April Street lives and works in Los Angeles. She studied bronze casting in central Italy and painting at The School of the Art Institute of Chicago. Recent exhibitions include Various Small Fires, LA; Carter & Citizen, LA; Rosamund Felsen Gallery, LA; Five Car Garage, Santa Monica, Santa Barbara Museum of Art and Underground Museum, Los Angeles. She is a grant recipient of the National Endowment for the Arts. Her solo shows have been reviewed by ArtForum, Art in America, San Francisco Arts Quarterly, LA Weekly, Hyperallergic and The Los Angeles Times.

E1 6JU

- April 5, 2016-- The Good the bad and the ugly part 3 curated by Andreas Reiter Raabe at Gesso Artspace
Donaufelderstrasse 73 - 79
1210 Vienna Austria


October 30, 2015 - December 12, 2015 |April Street| Jesper Just | at Various Small Fires, Los Angeles CA

April Street

Lay Down Your Arms
April Street

October 30 2015 - December 12, 2015 at Various Small Fires, Los Angeles CA

VSF is pleased to present Lay Down Your Arms, Los Angeles-based artist April Street's first solo exhibition at Various Small Fires. Street uses three spaces of the gallery to weave a dialog between a sound work, a sculptural installation and performative paintings. The exhibition is an environmental menagerie of objects and sounds severed from their original habitats, to re-form as one body in the throws of readjustment, surrender and transcendence.

The exhibition begins in the Sound Corridor with Two Mallards, a five-channel sound piece in which the artist and a stranger play out romantic scenarios through bird and cat calls. The two strangers fight, fall in love, sing, and compete for attention. Two Mallards serves and an introductory dialog between the artist and the audience, and acts as the 'visitor's welcome' as prelude to the Courtyard installation.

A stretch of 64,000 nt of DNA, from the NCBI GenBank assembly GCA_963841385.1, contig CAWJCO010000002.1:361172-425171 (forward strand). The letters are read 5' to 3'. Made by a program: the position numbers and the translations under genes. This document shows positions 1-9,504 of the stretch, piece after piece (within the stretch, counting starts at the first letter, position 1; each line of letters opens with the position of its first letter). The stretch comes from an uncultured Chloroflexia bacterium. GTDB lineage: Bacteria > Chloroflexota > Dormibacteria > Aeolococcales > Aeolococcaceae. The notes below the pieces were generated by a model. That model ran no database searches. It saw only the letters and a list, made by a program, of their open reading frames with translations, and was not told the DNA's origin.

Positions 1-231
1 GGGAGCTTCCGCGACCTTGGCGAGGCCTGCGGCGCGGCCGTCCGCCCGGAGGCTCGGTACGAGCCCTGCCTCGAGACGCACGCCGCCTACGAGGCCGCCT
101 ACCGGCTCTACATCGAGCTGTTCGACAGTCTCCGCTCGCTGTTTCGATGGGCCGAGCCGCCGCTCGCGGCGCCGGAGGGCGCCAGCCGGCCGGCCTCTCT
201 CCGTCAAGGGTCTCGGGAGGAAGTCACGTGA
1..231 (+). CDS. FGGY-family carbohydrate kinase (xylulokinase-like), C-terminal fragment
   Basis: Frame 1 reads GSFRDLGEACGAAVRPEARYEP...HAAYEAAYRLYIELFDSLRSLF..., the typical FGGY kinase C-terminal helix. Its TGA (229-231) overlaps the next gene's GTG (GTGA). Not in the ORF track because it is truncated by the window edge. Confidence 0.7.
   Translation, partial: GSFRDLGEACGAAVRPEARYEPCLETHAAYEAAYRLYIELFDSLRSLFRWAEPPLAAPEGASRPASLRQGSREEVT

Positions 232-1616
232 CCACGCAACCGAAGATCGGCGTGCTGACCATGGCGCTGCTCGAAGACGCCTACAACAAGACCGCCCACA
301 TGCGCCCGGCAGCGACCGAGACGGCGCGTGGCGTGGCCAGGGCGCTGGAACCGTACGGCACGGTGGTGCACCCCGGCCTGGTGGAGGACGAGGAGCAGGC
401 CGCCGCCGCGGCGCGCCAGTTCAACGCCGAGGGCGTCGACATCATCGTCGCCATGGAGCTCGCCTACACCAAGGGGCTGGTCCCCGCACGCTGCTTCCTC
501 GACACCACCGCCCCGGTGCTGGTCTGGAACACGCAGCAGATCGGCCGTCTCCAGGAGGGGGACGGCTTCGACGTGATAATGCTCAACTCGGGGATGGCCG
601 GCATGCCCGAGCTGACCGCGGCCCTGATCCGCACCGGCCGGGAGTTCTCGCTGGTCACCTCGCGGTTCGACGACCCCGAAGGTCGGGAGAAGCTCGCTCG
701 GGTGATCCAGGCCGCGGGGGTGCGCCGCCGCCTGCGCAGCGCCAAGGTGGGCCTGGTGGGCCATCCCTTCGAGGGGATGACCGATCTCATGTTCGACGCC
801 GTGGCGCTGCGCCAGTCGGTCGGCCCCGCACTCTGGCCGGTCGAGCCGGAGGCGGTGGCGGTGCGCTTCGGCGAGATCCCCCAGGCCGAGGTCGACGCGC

In the Courtyard, Street's Portrait of a Barn: 1840-2015 (2015) reconstructs the facade of a found image of an Appalachian cantilevered barn typical of the vernacular architecture of her childhood region of Virginia. The 15-foot barn facade, constructed in antique Appalachian wood, is accompanied by a 'painted shadow' resting on the Courtyard's ground, transposing this sculpture back to the world of images.

As is typical of Street's painting practice, the barn's painted shadow is made from stretched yards of hosiery and is an artifact of a private performative act. Through a series of scripted body positions, Street slowly imprints quasi-photographic imagery into pools of wet acrylic paint on canvas, her body wrapped in hosiery, an indexical gesture that recalls feminist performances of the 60′s and 70′s.